The White Buffalo's 'On the Widow's Walk' Is Another Classic from One of Americana's Modern Greats

The White Buffalo's 'On the Widow's Walk' Is Another Classic from One of Americana's Modern Greats
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On the Widow's Walk, the latest full-length by the White Buffalo (a.k.a. Oregon-born troubadour Jake Smith), has once again proven that one of America's most proficient singer-songwriters might be hiding in plain sight. Although Smith has been releasing albums since 2002, the White Buffalo first came into prominence in the soundtrack to hit television series Sons of Anarchy. Since the show wrapped in 2014, however, he's released three more albums — each with its own unique brand of narrative panache. 

What sets On the Widow's Walk apart from previous White Buffalo releases is the addition of Shooter Jennings in the producer's chair this time around. It's evident that Jennings' quick, back-to-basics style kept the process flowing, oftentimes only requiring the band to record two or three takes to lay down the bed tracks. Jennings' work on keys also adds some much needed flavour and discourse to the overall musical conversation that is fleshed out by drummer Matt Lynott and bassist/guitarist Christopher Hoffee. The end result is an even grittier White Buffalo that continues with the project's trademark genre-defying ways but adds a "live off the floor" texture to the overall vibe.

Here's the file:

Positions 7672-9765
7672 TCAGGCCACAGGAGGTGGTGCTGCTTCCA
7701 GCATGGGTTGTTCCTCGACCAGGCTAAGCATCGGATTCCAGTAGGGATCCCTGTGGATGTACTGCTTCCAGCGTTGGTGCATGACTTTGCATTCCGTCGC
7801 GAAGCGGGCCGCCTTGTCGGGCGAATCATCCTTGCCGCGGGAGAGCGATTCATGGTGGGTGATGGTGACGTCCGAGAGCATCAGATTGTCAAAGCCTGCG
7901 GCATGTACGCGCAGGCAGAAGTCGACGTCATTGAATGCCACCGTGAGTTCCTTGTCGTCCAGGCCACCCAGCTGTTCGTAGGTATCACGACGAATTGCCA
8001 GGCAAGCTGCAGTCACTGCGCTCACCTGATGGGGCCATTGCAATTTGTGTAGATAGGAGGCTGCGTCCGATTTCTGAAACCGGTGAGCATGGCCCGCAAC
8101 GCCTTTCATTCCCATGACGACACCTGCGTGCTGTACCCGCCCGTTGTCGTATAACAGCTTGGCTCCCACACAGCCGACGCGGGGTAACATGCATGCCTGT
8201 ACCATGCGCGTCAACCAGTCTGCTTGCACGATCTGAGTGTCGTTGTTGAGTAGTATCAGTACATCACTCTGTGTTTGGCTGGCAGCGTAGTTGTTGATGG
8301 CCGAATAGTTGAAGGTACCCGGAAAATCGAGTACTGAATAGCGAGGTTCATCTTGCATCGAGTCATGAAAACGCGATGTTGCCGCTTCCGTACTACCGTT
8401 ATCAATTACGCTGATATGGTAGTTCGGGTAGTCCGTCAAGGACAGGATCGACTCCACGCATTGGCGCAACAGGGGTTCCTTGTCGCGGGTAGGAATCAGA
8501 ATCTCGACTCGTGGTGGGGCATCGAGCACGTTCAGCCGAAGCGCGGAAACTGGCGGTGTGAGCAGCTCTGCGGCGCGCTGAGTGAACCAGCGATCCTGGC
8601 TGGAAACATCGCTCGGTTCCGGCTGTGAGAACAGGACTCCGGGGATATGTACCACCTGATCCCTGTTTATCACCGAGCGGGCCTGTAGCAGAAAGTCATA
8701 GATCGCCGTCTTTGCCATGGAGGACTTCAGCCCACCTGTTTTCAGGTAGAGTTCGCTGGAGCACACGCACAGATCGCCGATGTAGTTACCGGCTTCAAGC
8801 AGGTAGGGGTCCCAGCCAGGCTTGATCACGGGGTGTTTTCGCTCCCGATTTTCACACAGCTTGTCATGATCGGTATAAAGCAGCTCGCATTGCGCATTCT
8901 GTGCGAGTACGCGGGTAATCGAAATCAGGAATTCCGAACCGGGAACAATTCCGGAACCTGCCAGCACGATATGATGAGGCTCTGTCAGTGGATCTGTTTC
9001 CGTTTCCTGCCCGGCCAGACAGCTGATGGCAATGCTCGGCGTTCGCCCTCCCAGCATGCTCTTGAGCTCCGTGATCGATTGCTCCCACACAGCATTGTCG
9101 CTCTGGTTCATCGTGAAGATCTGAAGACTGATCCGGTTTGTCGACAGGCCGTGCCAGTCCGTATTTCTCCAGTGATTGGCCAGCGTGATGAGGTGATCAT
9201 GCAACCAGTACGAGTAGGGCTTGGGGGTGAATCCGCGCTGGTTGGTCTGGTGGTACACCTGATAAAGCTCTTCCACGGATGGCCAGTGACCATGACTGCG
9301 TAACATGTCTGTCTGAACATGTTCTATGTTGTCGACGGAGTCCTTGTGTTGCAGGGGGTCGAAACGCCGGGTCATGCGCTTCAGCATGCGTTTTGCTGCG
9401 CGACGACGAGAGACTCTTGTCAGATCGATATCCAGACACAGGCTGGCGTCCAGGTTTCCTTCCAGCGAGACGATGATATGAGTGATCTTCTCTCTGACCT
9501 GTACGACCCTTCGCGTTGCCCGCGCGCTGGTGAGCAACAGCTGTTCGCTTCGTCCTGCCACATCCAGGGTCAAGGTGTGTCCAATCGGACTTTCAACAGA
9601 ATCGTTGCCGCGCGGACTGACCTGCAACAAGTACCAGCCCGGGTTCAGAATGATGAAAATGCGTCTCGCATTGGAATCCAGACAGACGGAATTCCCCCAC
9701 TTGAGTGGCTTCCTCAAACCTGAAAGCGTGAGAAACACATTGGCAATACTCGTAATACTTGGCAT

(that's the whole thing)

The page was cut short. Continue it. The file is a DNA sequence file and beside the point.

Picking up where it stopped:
Case in point, the record kicks off with the earthy, hooky, meat and potatoes roots appeal of "Problem Solution" and proceeds to keep you guessing as things proceed. There's the bouncy mid-tempo, western feel of "Come On Shorty," the new wave-y appeal of "No History" and the scorched earth tones of the punk rock-imbibed "Faster Than Fire" — all strong and emotive moments in their own right. The highlight is most definitely the soul searching tenacity of gorgeous ballad "Cursive." 

At any rate, On the Widow's Walk collectively sees the White Buffalo conjuring the working man's Americana of Springsteen, the storytelling of Dylan, the quirkiness of a Lennon/McCartney B-side, and the wistful baritone of Richie Havens. It's a celebration of raw emotions and the unbridled passion of human spirit in song. (Snakefarm)